Monday, 19 May 2014

Background: A testcase for Europe



 Far from being in trouble, Belgium belongs, as far as economic performances are concerned, to the better part of the middle group of EU-nations. Politically it has been stable for decades, without violent conflicts and with only eleven prime ministers in the last 50 years (as much as the Netherlands). So why does it looks as if this small Western European country of 11 million citizens is at a crossroad?

 Like Italy Belgium has a history of strong cities and counties, and endless wars, fought on its territory by its neighbours. When the nineteenth century came, liberals tried to break the dominance of the omnipresent catholic church. And with universal suffrage new forces appeared on the scene: socialism and nationalism. With one specific Belgian feature: in the still mainly rural north – and not unlike in Bohemia or Poland - the masses spoke a different language (Dutch) than the elite (French). So the nationalism that came out of universal suffrage was a Flemish one (Flemish is almost similar to Dutch), whereas socialism was mainly a force – and a very strong one - in the industrial regions of Wallony (see the articles ‘Old quarrel, new twist’ on this blog in September 2007).

Unlike Switzerland Belgium did not try to manage this cocktail of diversity by extreme decentralisation (the subsidiarity that EU-institutions often praise but never wholeheartedly apply). From its very independence in 1830 it was a country of political pragmatism and compromise, not the least because it was only the third fully-democratic country in the world after Britain and the United States. And when needed the ruling elite was always ready to suck the dissidents – when these became too powerful – into the system. This happened with the socialists during World War I.

It was a far more complicated affair with the Flemish nationalists, not the least because they were twice lured into collaboration by the German invader in  both World Wars. Only fifty years ago a process of devolution was started. The hard core of the Flemish nationalist movement has been asking for more ever since, only to reject each institutional compromise that was made en route – six since 1970 . That hard core, that is part of the nationalist party NVA,  is nowadays hoping for a split-up of Belgium and an independent Flanders.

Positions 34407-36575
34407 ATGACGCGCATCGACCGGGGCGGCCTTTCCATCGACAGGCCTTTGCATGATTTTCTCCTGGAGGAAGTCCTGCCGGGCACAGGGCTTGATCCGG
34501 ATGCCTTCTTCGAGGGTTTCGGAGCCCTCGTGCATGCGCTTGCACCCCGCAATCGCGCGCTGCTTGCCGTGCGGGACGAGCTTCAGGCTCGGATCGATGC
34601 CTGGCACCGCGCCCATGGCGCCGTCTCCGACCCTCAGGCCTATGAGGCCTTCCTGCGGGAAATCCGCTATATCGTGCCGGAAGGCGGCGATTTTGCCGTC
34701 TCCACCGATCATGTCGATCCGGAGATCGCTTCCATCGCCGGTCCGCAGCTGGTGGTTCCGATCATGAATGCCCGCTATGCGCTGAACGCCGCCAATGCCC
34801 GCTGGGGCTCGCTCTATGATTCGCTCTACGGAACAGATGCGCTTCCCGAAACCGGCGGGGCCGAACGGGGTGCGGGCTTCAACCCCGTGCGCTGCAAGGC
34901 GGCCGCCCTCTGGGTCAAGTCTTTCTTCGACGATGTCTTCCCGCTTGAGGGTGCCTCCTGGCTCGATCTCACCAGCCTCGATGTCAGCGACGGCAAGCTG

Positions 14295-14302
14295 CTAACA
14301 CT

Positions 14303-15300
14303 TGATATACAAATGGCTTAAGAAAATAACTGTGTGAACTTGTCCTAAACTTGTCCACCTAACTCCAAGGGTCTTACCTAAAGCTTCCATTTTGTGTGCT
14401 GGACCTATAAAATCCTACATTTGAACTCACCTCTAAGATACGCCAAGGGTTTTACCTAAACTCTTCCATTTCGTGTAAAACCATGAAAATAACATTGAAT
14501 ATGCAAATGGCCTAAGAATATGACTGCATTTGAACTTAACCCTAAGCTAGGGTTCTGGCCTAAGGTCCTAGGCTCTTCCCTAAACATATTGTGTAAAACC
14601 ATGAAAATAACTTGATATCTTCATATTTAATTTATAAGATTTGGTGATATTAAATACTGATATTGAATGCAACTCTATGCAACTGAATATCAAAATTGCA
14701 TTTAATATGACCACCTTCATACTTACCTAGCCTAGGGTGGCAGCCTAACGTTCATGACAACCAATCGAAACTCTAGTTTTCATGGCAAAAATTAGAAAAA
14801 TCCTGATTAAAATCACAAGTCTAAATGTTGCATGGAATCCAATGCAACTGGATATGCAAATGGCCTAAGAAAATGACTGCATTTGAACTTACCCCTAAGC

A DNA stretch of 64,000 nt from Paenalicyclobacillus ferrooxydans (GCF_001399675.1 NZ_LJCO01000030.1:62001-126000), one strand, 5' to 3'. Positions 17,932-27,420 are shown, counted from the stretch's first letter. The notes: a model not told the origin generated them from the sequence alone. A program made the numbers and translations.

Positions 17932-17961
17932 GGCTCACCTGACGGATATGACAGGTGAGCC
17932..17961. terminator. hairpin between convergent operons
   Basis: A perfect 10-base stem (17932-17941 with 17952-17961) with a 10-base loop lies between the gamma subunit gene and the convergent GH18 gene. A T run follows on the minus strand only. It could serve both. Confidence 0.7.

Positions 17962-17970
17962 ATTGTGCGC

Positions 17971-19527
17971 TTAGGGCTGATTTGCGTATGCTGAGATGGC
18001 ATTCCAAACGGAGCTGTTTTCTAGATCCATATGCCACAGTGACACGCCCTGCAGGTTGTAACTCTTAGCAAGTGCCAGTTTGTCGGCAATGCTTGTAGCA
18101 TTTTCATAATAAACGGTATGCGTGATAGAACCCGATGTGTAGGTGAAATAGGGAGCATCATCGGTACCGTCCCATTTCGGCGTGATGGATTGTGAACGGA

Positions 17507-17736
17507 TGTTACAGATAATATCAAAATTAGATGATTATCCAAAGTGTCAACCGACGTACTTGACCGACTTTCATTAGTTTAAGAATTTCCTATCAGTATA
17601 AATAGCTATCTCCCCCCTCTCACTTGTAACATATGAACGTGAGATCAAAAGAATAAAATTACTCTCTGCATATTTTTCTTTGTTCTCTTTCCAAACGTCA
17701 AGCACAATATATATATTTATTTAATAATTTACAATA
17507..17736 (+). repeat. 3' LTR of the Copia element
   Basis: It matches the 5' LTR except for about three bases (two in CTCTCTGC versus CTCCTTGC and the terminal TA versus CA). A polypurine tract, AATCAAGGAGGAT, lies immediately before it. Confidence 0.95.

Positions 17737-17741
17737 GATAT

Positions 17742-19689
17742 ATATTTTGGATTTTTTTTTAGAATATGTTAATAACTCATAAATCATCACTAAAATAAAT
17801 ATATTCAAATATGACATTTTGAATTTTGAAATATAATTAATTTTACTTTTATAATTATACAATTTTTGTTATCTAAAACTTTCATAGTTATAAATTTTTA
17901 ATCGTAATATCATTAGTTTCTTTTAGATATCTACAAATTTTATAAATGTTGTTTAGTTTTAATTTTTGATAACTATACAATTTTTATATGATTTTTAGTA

The former prime minister Jean-Luc Dehaene, who died last week, was a champion in managing the diversity of this country through backroom deals and sometimes even slightly absurd compromise-packages that were wilfully made complicated, so that no one could really understand what everybody around the table had given up. His predecessor Wilfried Martens, the long-time president of the European People’s Party who passed away last autumn, was also a master in this art, as is the present President of the European Council, Herman Van Rompuy, who was prime minister of Belgium in 2009 (See for Van Rompuy and Martens ‘Background: Three years of immobility’ on this blog in August 2010).

Dehaenes successor as prime minister Guy Verhofstadt (See ‘enter the prime minister’ on this blog in December 2007), nowadays a star in the election battle for the next leader of the Commission, had a different method but with the same results: he developed and promoted visionary reforms, but in time made his own subtle and opaque compromise-packages after bringing everybody together around a good meal and being generous to all his coalition-partners.


Still it is probably the present prime minister, Elio di Rupo, who could stand as a symbol of how far diversity has taken root in Belgium. Like Martens (and another former prime minister, Achiel Van Acker, who ruled the country after the Second World War) he was born in a desperately poor family, but picked up early as a talent for a state grant to finance his studies, and so started his career. Being the son of an Italian immigrant, he succeeded in becoming prime minister, although he is only the second French-speaking socialist to do so. Most astonishing is that he is openly gay, but that this has not for a single moment been a point of discussion in the country, not even after a few drinks in the backrooms of conservative catholics.